Over the past two years, the Master of Arts in Counseling Program (MAC) has received grants of more than $1.8 million to address some of society’s most urgent issues. Counselors-in-training are learning to serve at-risk children, help prevent violence against women and fill gaps in health professional shortage areas.
The grant funding opens doors for students to tackle emerging issues such as the deficit in mental health providers and services in the area.
Working with campus colleagues, MAC administrators Dr. Marjorie Shavers, program director, and Dr. Jo-Ann Lipford Sanders, dean of the School of Education and Counseling, are gratified that the program is worthy of the exposure that comes with the three grants received from national funding sources:
$1.3 million over four years through the U.S. Department of Health & Human Service’s (HHS) Behavioral Health Workforce Education and Training Program. The grant provides $10,000 scholarships to students during their internships as they focus on providing trauma-informed care and substance abuse mental health services in rural and underserved areas in northwest Ohio, including clients with issues related to the growing opioid epidemic.
$214,286 from HHS for stipends for students serving at-risk children in agencies or schools, to develop a speaker seminar series, to support students’ attendance at training and conferences and to recruit students of color and men into the program.
$299,972 from the U.S. Department of Justice for a campus safety program aimed at preventing violence against women. MAC is currently developing programs that will serve the campus population and create awareness.
In her final semester, Sandra Natole now knows for certain that she is destined to work with college students. Toward that goal, she balances her time with a full-time internship at Firelands Counseling and Recovery Services and a full-time job as a janitor.
“The work boots come off at 7 and then I go to my real (counseling) job,” Natole said. The stipend from the HHS grant allowed Sandra to drop down to part-time to focus on her counselor training and attend the All-Ohio Counselor Conference.
“Firelands has been a great window to see what’s out there,” she said. But it was an internship at Heidelberg’s Stoner Health, Counseling and Disabilities Center that helped cement her strong desire to work with college-aged clients.
“There’s a serious increase in the number of students who are using our services,” Natole said. “By word of mouth, people are using the counseling center as a preventative measure, rather than being reactive.” She has dealt with issues spanning the mental health spectrum, from anxiety and depression to trauma and crisis situations.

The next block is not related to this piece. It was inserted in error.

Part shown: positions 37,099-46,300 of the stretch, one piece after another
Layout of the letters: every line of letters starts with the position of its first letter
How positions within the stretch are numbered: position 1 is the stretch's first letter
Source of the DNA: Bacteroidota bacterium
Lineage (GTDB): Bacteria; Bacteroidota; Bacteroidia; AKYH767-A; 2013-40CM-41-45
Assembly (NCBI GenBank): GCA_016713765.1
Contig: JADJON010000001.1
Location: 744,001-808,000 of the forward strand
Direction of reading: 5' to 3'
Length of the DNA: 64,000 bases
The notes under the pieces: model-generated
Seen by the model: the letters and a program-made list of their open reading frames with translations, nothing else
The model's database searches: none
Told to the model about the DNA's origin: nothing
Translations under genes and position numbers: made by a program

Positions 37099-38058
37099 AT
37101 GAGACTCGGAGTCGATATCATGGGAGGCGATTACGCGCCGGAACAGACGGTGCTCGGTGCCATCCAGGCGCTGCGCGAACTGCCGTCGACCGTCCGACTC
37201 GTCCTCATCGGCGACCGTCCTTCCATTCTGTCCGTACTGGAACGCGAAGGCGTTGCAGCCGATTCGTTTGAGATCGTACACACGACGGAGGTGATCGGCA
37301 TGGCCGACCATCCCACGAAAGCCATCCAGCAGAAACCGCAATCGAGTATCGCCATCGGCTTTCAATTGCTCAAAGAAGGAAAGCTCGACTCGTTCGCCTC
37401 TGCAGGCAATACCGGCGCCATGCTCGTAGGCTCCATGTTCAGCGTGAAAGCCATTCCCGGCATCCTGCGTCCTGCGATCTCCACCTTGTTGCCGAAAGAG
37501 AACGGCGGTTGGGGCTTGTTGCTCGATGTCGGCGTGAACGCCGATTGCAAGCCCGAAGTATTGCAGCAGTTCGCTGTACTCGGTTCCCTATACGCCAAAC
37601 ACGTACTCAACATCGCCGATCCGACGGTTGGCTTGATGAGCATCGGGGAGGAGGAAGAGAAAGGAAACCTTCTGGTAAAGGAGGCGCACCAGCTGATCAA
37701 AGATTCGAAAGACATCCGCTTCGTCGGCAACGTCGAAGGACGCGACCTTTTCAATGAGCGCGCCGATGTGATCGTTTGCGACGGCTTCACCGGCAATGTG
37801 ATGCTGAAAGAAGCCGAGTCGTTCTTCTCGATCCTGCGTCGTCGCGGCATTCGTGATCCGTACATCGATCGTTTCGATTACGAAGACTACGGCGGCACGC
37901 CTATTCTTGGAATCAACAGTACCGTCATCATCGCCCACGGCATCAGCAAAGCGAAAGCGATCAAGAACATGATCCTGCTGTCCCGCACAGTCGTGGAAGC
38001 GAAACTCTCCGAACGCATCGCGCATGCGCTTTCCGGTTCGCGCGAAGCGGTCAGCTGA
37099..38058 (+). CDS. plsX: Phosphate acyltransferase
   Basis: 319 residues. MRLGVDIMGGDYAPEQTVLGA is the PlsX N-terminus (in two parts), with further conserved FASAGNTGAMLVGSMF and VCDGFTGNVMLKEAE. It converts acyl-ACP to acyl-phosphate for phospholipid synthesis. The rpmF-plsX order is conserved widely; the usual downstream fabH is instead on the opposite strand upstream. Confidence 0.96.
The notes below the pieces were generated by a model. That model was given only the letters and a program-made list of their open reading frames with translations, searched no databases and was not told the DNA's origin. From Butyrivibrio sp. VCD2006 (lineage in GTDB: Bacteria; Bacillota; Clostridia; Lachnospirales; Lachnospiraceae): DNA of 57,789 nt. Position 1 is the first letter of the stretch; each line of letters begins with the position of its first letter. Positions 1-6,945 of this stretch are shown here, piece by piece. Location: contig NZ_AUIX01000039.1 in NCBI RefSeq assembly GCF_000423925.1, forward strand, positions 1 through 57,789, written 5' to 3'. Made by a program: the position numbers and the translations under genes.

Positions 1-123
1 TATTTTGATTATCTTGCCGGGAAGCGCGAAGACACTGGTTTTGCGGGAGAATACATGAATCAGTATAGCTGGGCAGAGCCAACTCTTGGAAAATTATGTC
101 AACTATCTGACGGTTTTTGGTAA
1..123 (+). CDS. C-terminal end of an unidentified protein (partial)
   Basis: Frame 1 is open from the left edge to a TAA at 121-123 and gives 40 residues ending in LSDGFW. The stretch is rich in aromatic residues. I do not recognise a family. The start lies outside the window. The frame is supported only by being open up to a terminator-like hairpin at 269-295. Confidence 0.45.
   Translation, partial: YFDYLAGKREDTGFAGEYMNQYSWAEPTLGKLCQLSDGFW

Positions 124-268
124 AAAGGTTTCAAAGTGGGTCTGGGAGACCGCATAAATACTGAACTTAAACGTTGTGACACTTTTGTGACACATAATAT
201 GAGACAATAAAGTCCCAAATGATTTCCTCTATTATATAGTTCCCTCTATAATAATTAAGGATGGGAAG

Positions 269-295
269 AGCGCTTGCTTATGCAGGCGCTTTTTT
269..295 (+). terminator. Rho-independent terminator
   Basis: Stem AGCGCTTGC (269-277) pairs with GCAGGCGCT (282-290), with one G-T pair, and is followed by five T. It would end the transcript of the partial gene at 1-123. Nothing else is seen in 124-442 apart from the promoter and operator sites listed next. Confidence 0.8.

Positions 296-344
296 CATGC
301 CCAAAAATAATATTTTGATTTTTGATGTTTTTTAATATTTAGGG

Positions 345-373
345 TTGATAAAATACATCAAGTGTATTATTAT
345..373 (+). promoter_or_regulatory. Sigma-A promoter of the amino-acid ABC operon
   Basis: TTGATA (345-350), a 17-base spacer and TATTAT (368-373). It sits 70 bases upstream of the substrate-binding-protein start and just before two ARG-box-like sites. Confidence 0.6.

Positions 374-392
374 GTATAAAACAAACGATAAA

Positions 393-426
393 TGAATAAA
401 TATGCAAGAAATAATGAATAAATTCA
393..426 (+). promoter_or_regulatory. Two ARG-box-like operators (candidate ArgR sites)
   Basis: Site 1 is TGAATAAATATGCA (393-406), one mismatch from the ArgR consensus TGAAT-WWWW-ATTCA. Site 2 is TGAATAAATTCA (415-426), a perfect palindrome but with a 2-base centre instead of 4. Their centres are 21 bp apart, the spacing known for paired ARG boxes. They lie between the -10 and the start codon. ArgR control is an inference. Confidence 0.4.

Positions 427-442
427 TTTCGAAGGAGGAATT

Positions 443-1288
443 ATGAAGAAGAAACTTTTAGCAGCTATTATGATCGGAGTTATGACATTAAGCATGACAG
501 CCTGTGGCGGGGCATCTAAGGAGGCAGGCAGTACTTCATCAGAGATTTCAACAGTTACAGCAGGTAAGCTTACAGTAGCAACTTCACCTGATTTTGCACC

“I definitely want to work with this age group and if not, I may pursue my Ph.D. or teach.”
Classmate Kyle Anderson has his sights set on working with children and adolescents. Anderson puts in more than 50 hours a week as a case manager at Firelands, where he deals with numerous low-income clients, including some with severe disorders such as bipolar, schizophrenia and major depression. Many of the children are working through some form of trauma and the accompanying depressive symptoms. Sometimes, breaking through can be tricky.
With grant funds, Anderson was able to purchase games that help children learn impulse control, books and other resources aimed at treating children and adolescents. “I would not have been able to get these resources if not for the stipend,” Anderson said. “In the long run, they will help me become a better counselor. They really have helped.”
After graduation in May, Anderson will stay on at Firelands and continue his work at the Seneca County Jail, working with inmates on jail adjustment, alcohol and drug issues and coping skills.
Aimee Whitmer is anticipating her career as a school counselor after practicum and internship experiences at an elementary school in Findlay and a high school near Toledo. Currently on the staff at A Renewed Mind in Findlay, Whitmer used her grant scholarship to get needed experience working with at-risk youth.
“I was able to get training in trauma-informed care and then use it in the schools,” she explained. The funds were a godsend; she used some for her licensure, for counseling resources and for daily living expenses, taking the pressure off while completing unpaid internships.
“This allowed me to stay on track so I can get into the profession sooner,” Whitmer said. “I am so thankful.”